Economic development officials around Franklin are trying to wake up from their worst nightmare — the closing of the area’s top employer.
In late October, Memphis, Tenn.-based International Paper Corp. announced that it would shut down its mill in Isle of Wight County near Franklin, an operation that employs 1,100 workers. Company officials say the decision stems from a restructuring strategy prompted by falling demand for paper and packaging products. International Paper also will close mills in Pineville, La., and Albany, Ore.
All Franklin mill employees will be laid off by early next year, but the spillover effect is even more devastating, says Lisa Perry, Isle of Wight’s economic development director. Five of the county’s top 10 business taxpayers are International Paper suppliers, and other local businesses, such as loggers and trucking companies, also will be hit hard by the closure. Surrounding localities are expected to lose $13.5 million in annual tax revenue, according to the Virginia Economic Development Partnership.
Within days of the company’s announcement, however, local officials were looking for ways to turn a bad situation into something good. “Diversifying our economy is something that we’ve wanted to do for a long time,” explains Perry. Her office has been working to develop relationships with site consultants and companies involved in renewable energy and other types of advanced manufacturing. “We’re just going to have to work twice as hard now, and we’re going to have to work at warp speed.”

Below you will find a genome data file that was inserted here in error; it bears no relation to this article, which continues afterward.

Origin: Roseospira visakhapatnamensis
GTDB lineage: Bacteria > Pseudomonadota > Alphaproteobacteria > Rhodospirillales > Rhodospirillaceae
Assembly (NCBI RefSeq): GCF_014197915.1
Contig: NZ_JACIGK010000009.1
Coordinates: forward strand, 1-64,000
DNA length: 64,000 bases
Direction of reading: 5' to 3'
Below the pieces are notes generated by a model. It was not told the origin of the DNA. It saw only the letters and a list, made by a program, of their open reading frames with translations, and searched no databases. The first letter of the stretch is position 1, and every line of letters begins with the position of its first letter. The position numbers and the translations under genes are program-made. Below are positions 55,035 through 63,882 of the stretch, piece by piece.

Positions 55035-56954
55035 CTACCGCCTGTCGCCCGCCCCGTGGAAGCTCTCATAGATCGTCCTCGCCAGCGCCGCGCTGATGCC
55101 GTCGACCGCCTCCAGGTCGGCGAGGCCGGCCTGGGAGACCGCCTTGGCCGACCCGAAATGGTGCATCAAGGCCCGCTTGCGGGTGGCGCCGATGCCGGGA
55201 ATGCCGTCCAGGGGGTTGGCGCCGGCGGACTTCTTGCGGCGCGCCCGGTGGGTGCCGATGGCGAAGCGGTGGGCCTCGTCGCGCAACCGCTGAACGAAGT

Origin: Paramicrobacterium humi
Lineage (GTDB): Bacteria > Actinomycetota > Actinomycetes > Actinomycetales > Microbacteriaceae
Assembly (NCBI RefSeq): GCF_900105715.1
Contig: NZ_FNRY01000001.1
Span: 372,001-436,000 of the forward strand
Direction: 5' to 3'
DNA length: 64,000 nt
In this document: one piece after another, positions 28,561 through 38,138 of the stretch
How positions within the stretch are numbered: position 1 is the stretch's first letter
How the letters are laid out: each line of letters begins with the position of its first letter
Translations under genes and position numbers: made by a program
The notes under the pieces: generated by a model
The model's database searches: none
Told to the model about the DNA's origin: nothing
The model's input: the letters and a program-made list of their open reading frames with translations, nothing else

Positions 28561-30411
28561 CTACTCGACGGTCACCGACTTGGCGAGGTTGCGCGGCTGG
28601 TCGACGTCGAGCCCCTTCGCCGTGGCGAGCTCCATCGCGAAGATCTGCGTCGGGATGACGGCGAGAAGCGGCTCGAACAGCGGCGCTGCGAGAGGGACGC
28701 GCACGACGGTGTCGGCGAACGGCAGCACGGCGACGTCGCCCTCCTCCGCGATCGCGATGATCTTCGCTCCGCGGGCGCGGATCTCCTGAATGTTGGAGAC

The first step has been trying to set up a meeting with International Paper officials to find out what they plan to do with the mill and surrounding real estate holdings. The mill campus includes 1,400 acres, and the company owns another 1,000 acres in other parts of the county.
“We’re really anxious to sit down with them and understand what their plans are,” she says. “Because if they are willing to sell those assets and take an aggressive partnership role with us in terms of marketing that property, then those assets will be a terrific way to begin to put people back to work.”
Perry already has received inquiries from independent power companies about the site. She also hopes to partner with a commercial developer to help market the mill along with Isle of Wight’s intermodal park. That facility is designed to house warehouse, distribution and manufacturing companies with ties to the Port of Virginia.
Perry and other local officials, including John Smolak, president and CEO of Franklin Southampton Economic Development Inc., met with Gov. Timothy M. Kaine, asking that the International property mill be designated an enterprise zone. That step would allow economic development officials to offer prospective companies job tax credits, renovation improvement grants and other benefits.
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